A deal to preserve a 37.6-acre farm in Jamesport fell apart at the last minute, according to County Legislator Al Krupski (D-Cutchogue).
The Main Road property was the longtime home of Gabrielsen Country Plant Farm, although the Gabrielsens never owned the property. They rented it from the early 1970s until 2015. The Gabrielsens still have a farm on Herricks Lane in Jamesport.
The farmland is owned by a group headed by Gordon Bahari, which has a Great Neck address, according to town records.
The property first went before Suffolk County’s farmland committee in 2017 as a possible candidate for a development rights purchase, a process that would have allowed only agricultural uses to continue there. The farmland committee orders appraisals on the land and makes recommendations to the county about which parcels to preserve.
Mr. Krupski said the property owners withdrew from the agreement within the last week or so.
“They were very much absentee owners, and it took a long time to reel them in,” Mr. Krupski said in an interview.
“We thought we had them hooked and on the boat, and just at the last second, they withdrew. They went all the way to contracts and then they got out of the contracts,” he said.
The north part of the property, which abuts Main Road, is zoned Rural Corridor; south of that, it is zoned Residence B80.
Rural Corridor zoning allows retail uses as well as farms, schools, museums, libraries, churches and residences.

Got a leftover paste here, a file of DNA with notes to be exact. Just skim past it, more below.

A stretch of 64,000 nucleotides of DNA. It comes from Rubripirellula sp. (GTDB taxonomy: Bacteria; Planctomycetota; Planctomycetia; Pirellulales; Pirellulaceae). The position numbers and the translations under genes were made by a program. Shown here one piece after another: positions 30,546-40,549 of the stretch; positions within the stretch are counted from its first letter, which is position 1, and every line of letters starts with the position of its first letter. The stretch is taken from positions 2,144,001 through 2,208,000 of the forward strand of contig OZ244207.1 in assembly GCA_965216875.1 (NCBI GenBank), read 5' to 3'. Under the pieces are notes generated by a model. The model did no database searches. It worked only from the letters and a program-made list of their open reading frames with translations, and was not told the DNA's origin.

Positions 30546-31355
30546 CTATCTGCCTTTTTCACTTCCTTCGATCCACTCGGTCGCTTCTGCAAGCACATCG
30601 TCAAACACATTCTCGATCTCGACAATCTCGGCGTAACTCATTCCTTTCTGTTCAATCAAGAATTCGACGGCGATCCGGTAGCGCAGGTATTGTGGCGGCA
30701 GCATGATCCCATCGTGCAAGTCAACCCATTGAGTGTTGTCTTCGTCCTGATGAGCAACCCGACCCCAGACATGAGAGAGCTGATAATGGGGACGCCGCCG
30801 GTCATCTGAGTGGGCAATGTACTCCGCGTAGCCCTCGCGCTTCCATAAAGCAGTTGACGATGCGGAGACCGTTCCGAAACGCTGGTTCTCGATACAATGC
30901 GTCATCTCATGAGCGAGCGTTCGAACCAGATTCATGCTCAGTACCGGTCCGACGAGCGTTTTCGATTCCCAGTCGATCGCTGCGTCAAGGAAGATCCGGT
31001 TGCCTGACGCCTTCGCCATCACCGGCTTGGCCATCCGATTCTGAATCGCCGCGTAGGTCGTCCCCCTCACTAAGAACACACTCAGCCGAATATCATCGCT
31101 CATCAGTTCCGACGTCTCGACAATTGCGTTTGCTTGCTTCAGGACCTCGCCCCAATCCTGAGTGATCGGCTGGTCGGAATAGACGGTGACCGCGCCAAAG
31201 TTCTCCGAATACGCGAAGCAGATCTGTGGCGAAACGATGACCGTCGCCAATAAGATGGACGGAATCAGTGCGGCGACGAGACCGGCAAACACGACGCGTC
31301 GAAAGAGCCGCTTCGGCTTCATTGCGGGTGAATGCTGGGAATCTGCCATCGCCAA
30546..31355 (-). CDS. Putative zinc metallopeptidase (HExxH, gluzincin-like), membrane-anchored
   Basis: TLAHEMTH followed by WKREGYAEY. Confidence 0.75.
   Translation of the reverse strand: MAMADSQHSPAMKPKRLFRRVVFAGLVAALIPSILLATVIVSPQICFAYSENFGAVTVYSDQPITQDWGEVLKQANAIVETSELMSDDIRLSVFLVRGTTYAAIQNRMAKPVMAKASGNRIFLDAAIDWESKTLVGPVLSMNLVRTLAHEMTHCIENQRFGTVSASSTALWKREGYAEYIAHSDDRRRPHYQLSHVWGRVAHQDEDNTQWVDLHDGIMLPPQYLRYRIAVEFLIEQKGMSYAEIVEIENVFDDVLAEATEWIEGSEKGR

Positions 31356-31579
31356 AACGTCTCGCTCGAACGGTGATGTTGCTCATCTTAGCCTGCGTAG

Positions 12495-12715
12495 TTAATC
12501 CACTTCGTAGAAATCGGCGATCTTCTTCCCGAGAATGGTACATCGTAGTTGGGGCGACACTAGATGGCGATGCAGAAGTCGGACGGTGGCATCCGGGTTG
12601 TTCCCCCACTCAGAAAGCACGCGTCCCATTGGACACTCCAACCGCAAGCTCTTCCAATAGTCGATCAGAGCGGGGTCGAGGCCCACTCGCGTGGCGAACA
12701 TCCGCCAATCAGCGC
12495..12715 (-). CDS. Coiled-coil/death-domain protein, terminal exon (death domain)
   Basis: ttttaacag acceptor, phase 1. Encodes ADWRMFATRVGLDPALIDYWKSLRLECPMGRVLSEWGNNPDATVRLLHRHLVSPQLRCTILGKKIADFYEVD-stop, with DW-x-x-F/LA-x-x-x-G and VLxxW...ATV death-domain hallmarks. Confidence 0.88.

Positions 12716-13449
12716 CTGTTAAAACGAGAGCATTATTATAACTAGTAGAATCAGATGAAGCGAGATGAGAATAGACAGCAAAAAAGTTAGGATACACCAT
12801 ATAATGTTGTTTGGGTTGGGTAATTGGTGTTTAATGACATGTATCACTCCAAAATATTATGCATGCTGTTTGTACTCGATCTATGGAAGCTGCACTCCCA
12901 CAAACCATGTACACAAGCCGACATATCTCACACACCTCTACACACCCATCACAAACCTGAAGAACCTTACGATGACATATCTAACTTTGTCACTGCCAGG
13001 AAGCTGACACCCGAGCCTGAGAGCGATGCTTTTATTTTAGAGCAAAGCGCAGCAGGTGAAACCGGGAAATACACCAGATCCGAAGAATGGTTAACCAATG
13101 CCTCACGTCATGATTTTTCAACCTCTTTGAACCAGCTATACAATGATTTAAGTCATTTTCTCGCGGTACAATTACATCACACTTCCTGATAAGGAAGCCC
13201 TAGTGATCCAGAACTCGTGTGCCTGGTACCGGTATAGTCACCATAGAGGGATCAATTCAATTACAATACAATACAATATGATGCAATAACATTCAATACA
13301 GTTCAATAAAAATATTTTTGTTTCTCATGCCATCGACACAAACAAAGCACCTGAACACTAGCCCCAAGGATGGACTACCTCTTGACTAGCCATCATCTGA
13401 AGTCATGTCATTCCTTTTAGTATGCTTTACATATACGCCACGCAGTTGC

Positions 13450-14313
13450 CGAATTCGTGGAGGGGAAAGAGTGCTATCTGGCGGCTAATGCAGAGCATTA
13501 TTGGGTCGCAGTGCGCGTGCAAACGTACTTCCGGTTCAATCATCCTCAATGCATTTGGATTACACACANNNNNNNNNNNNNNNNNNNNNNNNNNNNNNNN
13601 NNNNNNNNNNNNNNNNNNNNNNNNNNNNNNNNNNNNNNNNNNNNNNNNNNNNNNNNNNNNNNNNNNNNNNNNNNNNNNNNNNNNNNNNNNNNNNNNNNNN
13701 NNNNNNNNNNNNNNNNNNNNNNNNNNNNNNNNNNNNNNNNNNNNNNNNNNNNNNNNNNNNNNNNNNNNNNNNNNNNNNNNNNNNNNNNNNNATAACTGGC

It also allows professional offices, country inns, funeral homes, bistros, cafes and bed-and-breakfasts with a special permit from the Town Board.
The Residence B80 zone allows residences with a minimum lot size of two acres. Mr. Krupski could not recall the price offered for the development rights but said, “it was a fair market offer, and they accepted it, so we though this was a good thing.”
In 2017, the Multiple Listing Service had the property listed for sale at $4.5 million.
The Riverhead Town Board and the Greater Jamesport Civic Association had supported the acquisition of the property’s development rights.
It’s unclear what the owners’ plans for the land are now, or why the deal fell apart.
The owners could not be reached for comment at a number associated with the Great Neck address listed on property records. Colony Realty, which has a sign posted at the property indicating it’s for sale, did not return a call seeking comment.
Mr. Krupski said there are other good farm parcels in town that are coming through the pipeline toward preservation.
Photo credit: Tim Gannon